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Occupancy of the Oregon River.

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on no other ground than that of a supposed first discovery doubt that he would have availed himself of such facts ? and exploration by their navigators. Admitting British The presumption is irresistible that no facts were known navigators as witnesses, the evidence of first discovery is which could justify, in any degree, a farther extension of in favor of the United States. It is proved by Captain the claims of the British Government. To establish the Vancouver, who was employed by the British Government right by occupation, the law of nations requires that discoon a voyage of discovery, and who visited the Northwest very be followed by actual exploration and settlement. It is Coast in 1792, that Captain Gray, of Boston, a citizen of well known that, in the years 1805 and 1806, an explorathe United States, bearing the flag of his country, first tion was executed, with great toil and hardship, by Capdiscovered the mouth of the Oregon or Columbia River. tains Lewis and Clarke, under the authority, and at the In his journal, Captain Vancouver recorded, on the 27th expense, of the United States. They explored several of April, 1792, that, south of 48° of north latitude, there branches of the Oregon, from the Rocky Mountains to the was no large river, but only small creeks. The next day mouth of the river. They explored the adjacent country he met, at sea, Captain Gray, then commanding the Ame- between those branches, and in numerous places in the rican ship Columbia, who informed him of the mouth of broad basins through which the branches and the main the river, which, for several days, Captain Gray had then, river flow. It is well known, that, in 1810, Mr. Astor, a without success, attempted to enter. On the 11th of May citizen of the United States, fitted out two expeditions, next following, Captain Gray succeeded in entering the one by sea and another by land from the Missouri, for the river which commonly bears the name of his ship, and mouth of the Columbia. The settlement of Astoria was which he ascended upwards of twenty miles. Captain commenced, near the mouth of the river, “before any setVancouver acknowledges that he received from Captain tlement had been made by the British, south of the 49th Gray a rough chart of the river, and a communication of parallel of latitude.” But, I am not in favor of limiting the his discoveries. With these, one of Captain Vancouver's claim of the United States to the 49th parallel of latitude. officers was sent to take a survey of Gray's harbor, and of The United States have an undoubted right to claim as the Columbia river, which he ascended somewhat farther far to the northward as the actual discoveries by Spanish than Captain Gray. Let it be remarked, that Captain Van- navigators had extended. The American minister, Mr. couver mentions, in his journal, “Gray's Harbor,” a place Gallatin, stated to the British minister these facts, which which Gray had previously visited and named. On the are too important to be overlooked, that, “in 1774, Perez, same occasion, we find Captain Vancouver expressing his in the Spanish corvette Santiago, discovered Nootka desire, in these words, that he might “particularly exam- Sound, in latitude 49 deg. 30 min. and sailed to the 55th ine a river and a harbor discovered by Mr. Gray, in the degree, discovering Lougara Island, anci Perez, now callColumbia, between the 46th and 47th degrees of north ed Discon’s Entrance, north of Queen Charlotte Island.” latitude."-Vancouver, vol. 1, p. 415.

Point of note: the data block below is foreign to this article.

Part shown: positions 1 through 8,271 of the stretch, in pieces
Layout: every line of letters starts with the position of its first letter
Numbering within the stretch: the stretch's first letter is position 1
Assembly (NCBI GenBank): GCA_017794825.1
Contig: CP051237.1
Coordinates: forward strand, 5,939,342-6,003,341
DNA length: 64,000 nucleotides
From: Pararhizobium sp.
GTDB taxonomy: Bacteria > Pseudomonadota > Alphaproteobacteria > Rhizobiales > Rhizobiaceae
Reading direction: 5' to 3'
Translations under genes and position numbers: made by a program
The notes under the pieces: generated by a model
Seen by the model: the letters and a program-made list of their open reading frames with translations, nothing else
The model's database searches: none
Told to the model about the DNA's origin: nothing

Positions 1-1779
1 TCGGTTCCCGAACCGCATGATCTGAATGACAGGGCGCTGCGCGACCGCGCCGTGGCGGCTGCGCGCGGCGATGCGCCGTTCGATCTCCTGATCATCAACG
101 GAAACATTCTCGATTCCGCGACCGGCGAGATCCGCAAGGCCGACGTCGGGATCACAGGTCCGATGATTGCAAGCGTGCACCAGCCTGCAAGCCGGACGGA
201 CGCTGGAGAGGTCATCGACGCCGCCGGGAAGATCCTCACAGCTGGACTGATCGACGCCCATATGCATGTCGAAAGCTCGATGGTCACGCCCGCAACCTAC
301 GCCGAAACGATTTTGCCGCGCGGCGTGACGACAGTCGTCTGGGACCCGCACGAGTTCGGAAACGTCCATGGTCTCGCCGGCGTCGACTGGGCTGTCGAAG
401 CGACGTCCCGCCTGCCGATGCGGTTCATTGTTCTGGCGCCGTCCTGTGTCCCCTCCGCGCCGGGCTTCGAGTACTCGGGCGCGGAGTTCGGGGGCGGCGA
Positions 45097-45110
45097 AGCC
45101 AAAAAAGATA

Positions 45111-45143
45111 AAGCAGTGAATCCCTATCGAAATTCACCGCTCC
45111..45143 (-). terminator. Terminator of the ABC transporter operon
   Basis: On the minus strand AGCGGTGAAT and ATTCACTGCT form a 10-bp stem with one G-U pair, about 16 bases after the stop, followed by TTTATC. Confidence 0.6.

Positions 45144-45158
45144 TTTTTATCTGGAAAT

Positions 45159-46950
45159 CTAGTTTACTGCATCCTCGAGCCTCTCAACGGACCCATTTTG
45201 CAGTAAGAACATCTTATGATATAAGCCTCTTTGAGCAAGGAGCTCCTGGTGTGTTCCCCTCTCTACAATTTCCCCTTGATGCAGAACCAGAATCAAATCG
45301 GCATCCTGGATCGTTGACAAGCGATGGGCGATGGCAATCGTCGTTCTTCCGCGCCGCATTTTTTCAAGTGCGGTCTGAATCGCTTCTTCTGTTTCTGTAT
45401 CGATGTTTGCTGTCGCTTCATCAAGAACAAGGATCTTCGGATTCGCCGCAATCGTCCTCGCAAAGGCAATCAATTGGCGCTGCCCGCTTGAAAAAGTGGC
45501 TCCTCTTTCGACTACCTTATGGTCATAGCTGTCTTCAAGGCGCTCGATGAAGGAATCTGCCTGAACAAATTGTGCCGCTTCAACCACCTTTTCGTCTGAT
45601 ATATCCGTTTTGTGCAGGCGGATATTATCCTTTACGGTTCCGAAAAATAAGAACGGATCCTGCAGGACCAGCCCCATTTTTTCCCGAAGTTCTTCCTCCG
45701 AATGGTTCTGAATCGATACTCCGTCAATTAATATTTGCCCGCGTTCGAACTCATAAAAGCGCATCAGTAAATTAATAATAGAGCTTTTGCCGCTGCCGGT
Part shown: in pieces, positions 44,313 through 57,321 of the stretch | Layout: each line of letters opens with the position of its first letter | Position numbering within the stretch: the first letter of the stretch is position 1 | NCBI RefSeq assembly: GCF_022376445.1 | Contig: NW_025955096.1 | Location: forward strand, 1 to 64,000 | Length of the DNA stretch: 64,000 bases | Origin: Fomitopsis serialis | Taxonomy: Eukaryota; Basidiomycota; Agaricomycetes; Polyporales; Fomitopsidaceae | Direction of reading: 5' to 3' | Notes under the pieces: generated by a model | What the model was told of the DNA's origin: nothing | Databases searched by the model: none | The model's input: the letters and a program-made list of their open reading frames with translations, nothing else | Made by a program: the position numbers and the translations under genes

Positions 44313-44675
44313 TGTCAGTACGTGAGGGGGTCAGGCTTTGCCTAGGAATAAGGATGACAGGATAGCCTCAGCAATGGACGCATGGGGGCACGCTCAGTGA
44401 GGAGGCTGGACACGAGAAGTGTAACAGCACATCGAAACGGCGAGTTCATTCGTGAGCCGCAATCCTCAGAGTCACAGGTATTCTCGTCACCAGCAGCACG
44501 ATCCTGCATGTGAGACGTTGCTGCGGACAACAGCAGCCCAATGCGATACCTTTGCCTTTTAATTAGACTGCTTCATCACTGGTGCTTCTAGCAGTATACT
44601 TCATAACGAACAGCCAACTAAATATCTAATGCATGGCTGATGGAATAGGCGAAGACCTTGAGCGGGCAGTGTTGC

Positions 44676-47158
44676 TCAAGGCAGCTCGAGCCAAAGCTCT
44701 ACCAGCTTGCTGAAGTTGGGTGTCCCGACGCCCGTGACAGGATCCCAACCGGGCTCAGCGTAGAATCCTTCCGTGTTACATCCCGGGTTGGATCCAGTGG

“ In 1775, Quadra, in the Spanish schooner Felicidad, To that time Cape Disappointment had been unknown of which Maurelle was pilot, discovered various parts beto Captain Vancouver; and, using his own words, he men-tween the 55th and 58th degrees, and explored the coast tions " Cape Disappointment, which forms the north point from 42 to 54 degrees, landing at several places, imposing of entrance into Columbia River, so named by Mr. Gray." names on some, and not being at any time hardly more --ib. p. 418, 419. That distinguished navigator was 100 than ten leagues from the shore." And the treaty ratified honest and ingenuous to deny to Captain Gray the honor between the United States and Spain, in 1819, contains and the right of first discovery of the Columbia River. an express renunciation, in favor of the United States, of